My friend and mentor, Phil Holcomb, wrote on my Facebook wall,
“I’m really happy for you that you did what was necessary to make this happen. Wishing you a terrific adventure!”
To date I have reached 70% of my fund raising target. At the end of May I was at 41%. I was facing a deadline imposed by The Arthritis Society. In order to secure a spot with the team that would be traveling to Machu Picchu I had to top up my fund raising target. As I saw it I had three options:
- A. Top it up from savings and continue to fund raise until October to recoup my own contribution (I am allowed to continue to raise funds until two months after my trip).
- B. Fold the game right now, forego the trip to Machu Picchu in August. Celebrate that hitting 41% of my target is still more that I’ve done in the past five months than I have in the past ten years towards the cause. Let go of Joints In Motion and focus on my other life priorities.
- C. Look into the possibility that I may transfer to a later trip and continue to fund raise with a timeline that is more workable.
With encouragement from Phil and from my financial advisor Bruce, I opted for A. From where I sit now, option A is the only real option I had. To not go was not an option.
There is an episode of Star Trek: The Next Generation called Tapestry. I get goosebumps when I think of this episode. In the story-line, Captain Jean-Luc Picard is given an opportunity to change a past decision – a decision which caused him to be impaled and nearly killed by a big burly alien, a decision which he regretted making.
In an alternate reality Picard had the opportunity to avoid the fight with the alien. He succeeded in avoiding the fight, in avoiding being impaled, in avoiding being nearly killed.
Picard then discovered that there was a consequence to this alteration of his past. It meant that his present, his career, his life took an entirely different direction. It meant he was no longer Captain Picard, bold and wizened captain of the starship Enterprise; now he was Lieutenant Picard, a lowly subordinate. He complained to his tormentor, the omnipotent being called Q.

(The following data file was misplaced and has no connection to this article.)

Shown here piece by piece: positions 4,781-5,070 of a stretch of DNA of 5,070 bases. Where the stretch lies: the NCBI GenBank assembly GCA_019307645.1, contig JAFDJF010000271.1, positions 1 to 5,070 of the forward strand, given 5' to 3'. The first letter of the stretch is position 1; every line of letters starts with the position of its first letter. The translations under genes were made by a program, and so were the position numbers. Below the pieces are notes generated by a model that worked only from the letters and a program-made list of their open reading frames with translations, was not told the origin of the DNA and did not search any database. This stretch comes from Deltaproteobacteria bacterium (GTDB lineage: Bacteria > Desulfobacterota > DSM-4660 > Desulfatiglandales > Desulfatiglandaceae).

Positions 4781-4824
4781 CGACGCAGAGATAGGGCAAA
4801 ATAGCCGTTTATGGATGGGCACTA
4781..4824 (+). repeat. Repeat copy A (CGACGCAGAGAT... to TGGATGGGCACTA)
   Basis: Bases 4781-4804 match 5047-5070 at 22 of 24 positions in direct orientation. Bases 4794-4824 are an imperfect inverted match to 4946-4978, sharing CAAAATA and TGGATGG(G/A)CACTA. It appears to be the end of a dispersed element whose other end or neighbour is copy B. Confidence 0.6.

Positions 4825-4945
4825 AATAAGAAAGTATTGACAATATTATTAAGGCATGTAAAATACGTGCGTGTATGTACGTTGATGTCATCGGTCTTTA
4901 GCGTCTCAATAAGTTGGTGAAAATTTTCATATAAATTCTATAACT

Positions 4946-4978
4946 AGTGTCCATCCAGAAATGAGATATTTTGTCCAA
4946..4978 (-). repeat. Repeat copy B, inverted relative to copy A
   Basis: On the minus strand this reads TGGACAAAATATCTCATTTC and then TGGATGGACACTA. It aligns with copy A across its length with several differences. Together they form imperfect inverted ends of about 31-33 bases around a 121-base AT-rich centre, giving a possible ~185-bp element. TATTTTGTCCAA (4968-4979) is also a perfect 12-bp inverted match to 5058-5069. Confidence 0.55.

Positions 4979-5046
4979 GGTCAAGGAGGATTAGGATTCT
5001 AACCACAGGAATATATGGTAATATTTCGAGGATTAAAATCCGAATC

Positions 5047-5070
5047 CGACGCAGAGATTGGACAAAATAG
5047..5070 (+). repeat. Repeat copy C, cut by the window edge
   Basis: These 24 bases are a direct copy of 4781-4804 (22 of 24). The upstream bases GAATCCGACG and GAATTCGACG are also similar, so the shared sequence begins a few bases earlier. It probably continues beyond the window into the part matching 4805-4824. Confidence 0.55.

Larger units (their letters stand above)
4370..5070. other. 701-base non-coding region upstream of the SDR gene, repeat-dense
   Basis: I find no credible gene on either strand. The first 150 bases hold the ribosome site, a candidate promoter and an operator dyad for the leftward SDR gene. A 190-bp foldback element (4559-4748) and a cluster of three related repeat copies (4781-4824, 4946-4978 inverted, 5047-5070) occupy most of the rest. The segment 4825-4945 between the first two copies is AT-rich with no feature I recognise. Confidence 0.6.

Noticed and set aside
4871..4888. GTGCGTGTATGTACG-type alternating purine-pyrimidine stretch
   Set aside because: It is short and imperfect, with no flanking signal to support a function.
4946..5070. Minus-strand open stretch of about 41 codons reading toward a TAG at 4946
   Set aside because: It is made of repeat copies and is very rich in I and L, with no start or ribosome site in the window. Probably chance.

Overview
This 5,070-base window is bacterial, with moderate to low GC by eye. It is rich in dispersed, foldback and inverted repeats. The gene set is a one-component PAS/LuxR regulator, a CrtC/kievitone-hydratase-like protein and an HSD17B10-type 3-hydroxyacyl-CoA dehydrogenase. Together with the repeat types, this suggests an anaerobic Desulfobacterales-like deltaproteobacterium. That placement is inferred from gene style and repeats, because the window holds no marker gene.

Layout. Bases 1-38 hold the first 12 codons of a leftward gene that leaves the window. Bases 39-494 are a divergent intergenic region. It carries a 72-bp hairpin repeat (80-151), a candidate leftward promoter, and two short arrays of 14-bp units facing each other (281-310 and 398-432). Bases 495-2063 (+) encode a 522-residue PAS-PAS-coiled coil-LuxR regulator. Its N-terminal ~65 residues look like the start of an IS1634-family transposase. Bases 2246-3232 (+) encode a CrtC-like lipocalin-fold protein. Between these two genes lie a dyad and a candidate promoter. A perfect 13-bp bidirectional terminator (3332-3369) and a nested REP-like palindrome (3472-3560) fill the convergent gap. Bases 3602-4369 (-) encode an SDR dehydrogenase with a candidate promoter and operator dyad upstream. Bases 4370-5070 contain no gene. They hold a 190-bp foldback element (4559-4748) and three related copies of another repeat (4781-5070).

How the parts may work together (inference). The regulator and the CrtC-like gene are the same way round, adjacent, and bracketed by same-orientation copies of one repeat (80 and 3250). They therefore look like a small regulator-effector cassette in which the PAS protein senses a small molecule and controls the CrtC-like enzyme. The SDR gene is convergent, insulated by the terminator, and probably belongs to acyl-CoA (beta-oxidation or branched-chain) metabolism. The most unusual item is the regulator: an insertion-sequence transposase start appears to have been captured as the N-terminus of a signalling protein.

“The man that I’ve become has a bleak and dreary life. That man is bereft of imagination and passion!”
“That life is different from the life that you remember. That Picard never had a brush with death, never came face to face with his own mortality, never realized how fragile life is, or how important each moment must be. So his life never came into focus. He drifted through much of his career, with no plan or agenda…going from one assignment to the next, never seizing the opportunities that presented themselves… He learned to play it safe…and he never, ever got noticed by anyone… And no one ever offered him a command.”
Picard then asked for and received the chance to put things right again. He had his brush with death, he survived. He let go of the regret he had held towards his past rash actions, and he learned to recognize the significance of that pivotal moment in his becoming the man he became.
I can’t compare the trek in Machu Picchu with getting stabbed through the heart by a big burly alien. Yet I know that to decide not to go, as per option B above, is to decide to settle for a bleak and dreary life, is to decide to become a man who is bereft of passion and imagination, is to decide that I’d rather be like Lieutenant rather than Captain Picard.
That is simply not an option!
My friend Matina once posted on Facebook this quote from Hunter S. Thompson:
“Life should not be a journey to the grave with the intention of arriving safely… in a pretty and well preserved body, but rather to skid in broadside in a cloud of smoke, thoroughly used up, totally worn out, and loudly proclaiming “Wow! What a Ride!”
Machu Picchu, here I come!